Has the fate of “American Psycho” been sealed even before its world premiere at the Sundance Film Festival?
The big-screen adaptation of the controversial, ultra-violent Bret Easton Ellis novel has been slapped with an ungainly NC-17 by the ratings board at the Motion Picture Association of America.
The film, the sophomore endeavor from Mary Harron (“I Shot Andy Warhol“), depicts the psychopathic behaviors of a Wall Street wunderkind (played by Christian Bale) who kills women in his off hours. It is scheduled to debut nationwide in theaters April 7.
Yet despite the flick’s subject matter, its NC-17 apparently wasn’t awarded for bloodshed, but for what the MPAA calls “explicit sexuality.” While the organization today declined comment, trade-paper reports says the ratings board frowned on a scene in which Bale‘s character engages in a not-too-ordinary threesome with two prostitutes.
“American Psycho‘s” distributor, Lions Gate Releasing, meanwhile, is vowing to fight the NC-17 (which absolutely bars kids age 17 and under from buying tickets) and win an R (which lets kids buy tickets, assuming they’re in the company of adults) — with the film’s entire element intact.
“While we are thrilled that the MPAA has acknowledged Mary’s extraordinary sensitivity as both an artist and a woman in the choices that she made in her depiction of violence,” Lions Gate Co-Presidents Mark Urman and Tom Ortenberg said in a statement, “we still feel that that the scene in question is integral to her vision and to establishing the soullessness of the film’s title character.”
Added Jeremy Walker, a Lions Gate spokesman: “… Recutting the film is definitely not an option at this moment.”
While Lions Gate stands firm behind the final cut of “American Psycho” at this moment, many Hollywood analysts believe the studio will change its tune once — and if — its appeal is rejected.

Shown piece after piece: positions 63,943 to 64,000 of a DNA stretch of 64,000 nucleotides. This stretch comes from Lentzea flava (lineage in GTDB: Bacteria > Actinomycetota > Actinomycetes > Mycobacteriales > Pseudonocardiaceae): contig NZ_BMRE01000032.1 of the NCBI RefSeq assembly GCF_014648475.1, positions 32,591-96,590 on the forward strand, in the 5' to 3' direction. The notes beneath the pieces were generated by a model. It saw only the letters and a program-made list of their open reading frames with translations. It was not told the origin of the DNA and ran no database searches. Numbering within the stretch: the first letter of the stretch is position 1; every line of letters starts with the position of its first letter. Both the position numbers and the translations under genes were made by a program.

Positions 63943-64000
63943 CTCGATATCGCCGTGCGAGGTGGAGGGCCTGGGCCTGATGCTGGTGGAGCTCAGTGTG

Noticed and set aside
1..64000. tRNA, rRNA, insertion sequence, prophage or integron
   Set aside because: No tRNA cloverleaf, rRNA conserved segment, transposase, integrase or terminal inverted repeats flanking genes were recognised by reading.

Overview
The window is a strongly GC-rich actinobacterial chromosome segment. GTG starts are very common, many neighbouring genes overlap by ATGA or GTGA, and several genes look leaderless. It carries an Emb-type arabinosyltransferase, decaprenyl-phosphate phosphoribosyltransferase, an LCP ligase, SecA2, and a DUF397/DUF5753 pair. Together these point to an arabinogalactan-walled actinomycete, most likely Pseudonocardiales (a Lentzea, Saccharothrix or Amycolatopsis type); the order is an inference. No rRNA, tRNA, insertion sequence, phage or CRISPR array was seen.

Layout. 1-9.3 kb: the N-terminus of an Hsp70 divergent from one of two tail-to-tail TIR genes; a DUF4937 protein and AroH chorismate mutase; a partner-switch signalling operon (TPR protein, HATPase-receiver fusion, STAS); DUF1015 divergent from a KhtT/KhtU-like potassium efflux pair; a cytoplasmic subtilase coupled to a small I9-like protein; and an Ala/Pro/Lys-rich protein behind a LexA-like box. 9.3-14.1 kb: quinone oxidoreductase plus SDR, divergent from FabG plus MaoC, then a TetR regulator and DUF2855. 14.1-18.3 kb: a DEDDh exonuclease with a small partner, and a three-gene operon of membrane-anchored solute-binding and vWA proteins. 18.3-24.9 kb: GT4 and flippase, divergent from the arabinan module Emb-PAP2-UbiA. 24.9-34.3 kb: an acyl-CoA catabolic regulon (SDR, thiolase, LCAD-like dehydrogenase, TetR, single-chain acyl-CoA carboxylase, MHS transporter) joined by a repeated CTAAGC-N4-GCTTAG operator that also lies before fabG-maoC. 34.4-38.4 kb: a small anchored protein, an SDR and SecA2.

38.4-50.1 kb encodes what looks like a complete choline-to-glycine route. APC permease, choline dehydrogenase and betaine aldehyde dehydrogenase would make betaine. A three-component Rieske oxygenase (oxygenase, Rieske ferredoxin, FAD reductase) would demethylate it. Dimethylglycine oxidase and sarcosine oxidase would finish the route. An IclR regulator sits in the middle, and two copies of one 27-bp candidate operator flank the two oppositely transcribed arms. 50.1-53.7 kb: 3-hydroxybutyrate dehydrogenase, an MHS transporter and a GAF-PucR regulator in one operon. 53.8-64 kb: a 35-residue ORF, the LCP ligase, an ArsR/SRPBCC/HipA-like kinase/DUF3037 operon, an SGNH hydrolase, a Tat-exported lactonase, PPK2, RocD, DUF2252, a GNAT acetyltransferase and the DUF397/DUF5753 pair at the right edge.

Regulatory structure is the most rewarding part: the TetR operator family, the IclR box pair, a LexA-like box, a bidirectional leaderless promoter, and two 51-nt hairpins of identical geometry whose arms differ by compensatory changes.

“NC-17 is the kiss of death at the box office for any movie,” says Martin A. Grove, Hollywood.com box-office analyst. “The problem is, it limits the ability of the distributor to market the film to TV and newspaper. And without such marketing ability, no films is able to perform well in the box office.”
Adds Grove: “… Experience shows that almost any distributor in the face of a rejected appeal will back down and make whatever cut it takes to get an R rating.”
Another box-office expert agrees that an NC-17 rating would eat into the almighty box-office gross and appeal of the psychodrama.
“It Lions Gate leaves the film as is, they’ll definitely run into a couple of barriers,” says Gutesh Panaya, editor of the box-office tracking Web site boxofficeguru.com. “(A) You can’t sell your product in as many locations. (B) You can’t market it in as many places as your competitor. A lot of theaters, newspaper and television networks will not accept advertisement for anything above the R rating.”
Notes Panaya: “If Leonardo DiCaprio is in the film, and if they want to leave it as an NC-17, it’s a different story. My guess is that Lions Gate will eventually agree to make a small cut.”
If the company does release “American Psycho” as an NC-17, there is the chance, of course, that the rating’s notoriety could create the type of hype that even a meticulous marketing campaign couldn’t. Such was the case with Larry Clark‘s “Kids.” The 1995 flick about sex, drugs and the other illicit things kids do in New York City was a (relative) hit among teens precisely for its taboo NC-17 rating. The flick, which cost just $2.8 million to make and distribute, took in $13.8 million worldwide.
“In certain ways an NC-17 can help you out,” says Panaya. “It depends on the subject matter and what the film’s about. It depends on the reviews, how the studio markets the film, how it sells it to the public.”
For the time being, the film, in all its uncut glory, will be shown to the deal-making, power-mongering, industry-shaking players at the Sundance Film Festival on Friday.